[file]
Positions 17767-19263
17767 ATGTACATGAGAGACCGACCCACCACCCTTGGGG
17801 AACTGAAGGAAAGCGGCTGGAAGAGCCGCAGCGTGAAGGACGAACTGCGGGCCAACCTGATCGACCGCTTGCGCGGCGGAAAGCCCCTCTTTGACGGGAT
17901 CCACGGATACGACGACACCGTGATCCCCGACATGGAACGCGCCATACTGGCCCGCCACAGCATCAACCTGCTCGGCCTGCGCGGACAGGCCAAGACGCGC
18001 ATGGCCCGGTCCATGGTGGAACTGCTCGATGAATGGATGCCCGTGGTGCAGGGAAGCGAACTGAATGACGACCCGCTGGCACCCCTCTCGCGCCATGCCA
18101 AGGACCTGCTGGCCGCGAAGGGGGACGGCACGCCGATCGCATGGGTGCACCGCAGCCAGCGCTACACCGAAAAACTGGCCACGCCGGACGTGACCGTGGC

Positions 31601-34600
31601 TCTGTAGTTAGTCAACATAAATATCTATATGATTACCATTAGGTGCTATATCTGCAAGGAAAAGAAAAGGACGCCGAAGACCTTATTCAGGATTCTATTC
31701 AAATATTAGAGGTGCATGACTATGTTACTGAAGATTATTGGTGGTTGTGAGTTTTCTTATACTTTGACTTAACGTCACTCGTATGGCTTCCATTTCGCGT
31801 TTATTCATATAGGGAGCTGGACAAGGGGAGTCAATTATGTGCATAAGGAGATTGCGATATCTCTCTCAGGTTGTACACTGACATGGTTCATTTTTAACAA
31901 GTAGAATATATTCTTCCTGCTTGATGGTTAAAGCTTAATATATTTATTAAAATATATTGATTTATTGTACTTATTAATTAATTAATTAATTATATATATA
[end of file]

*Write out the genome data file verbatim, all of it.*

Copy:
Positions 17767-19263
17767 ATGTACATGAGAGACCGACCCACCACCCTTGGGG
17801 AACTGAAGGAAAGCGGCTGGAAGAGCCGCAGCGTGAAGGACGAACTGCGGGCCAACCTGATCGACCGCTTGCGCGGCGGAAAGCCCCTCTTTGACGGGAT
17901 CCACGGATACGACGACACCGTGATCCCCGACATGGAACGCGCCATACTGGCCCGCCACAGCATCAACCTGCTCGGCCTGCGCGGACAGGCCAAGACGCGC
18001 ATGGCCCGGTCCATGGTGGAACTGCTCGATGAATGGATGCCCGTGGTGCAGGGAAGCGAACTGAATGACGACCCGCTGGCACCCCTCTCGCGCCATGCCA
18101 AGGACCTGCTGGCCGCGAAGGGGGACGGCACGCCGATCGCATGGGTGCACCGCAGCCAGCGCTACACCGAAAAACTGGCCACGCCGGACGTGACCGTGGC

Positions 31601-34600
31601 TCTGTAGTTAGTCAACATAAATATCTATATGATTACCATTAGGTGCTATATCTGCAAGGAAAAGAAAAGGACGCCGAAGACCTTATTCAGGATTCTATTC
31701 AAATATTAGAGGTGCATGACTATGTTACTGAAGATTATTGGTGGTTGTGAGTTTTCTTATACTTTGACTTAACGTCACTCGTATGGCTTCCATTTCGCGT
31801 TTATTCATATAGGGAGCTGGACAAGGGGAGTCAATTATGTGCATAAGGAGATTGCGATATCTCTCTCAGGTTGTACACTGACATGGTTCATTTTTAACAA
31901 GTAGAATATATTCTTCCTGCTTGATGGTTAAAGCTTAATATATTTATTAAAATATATTGATTTATTGTACTTATTAATTAATTAATTAATTATATATATA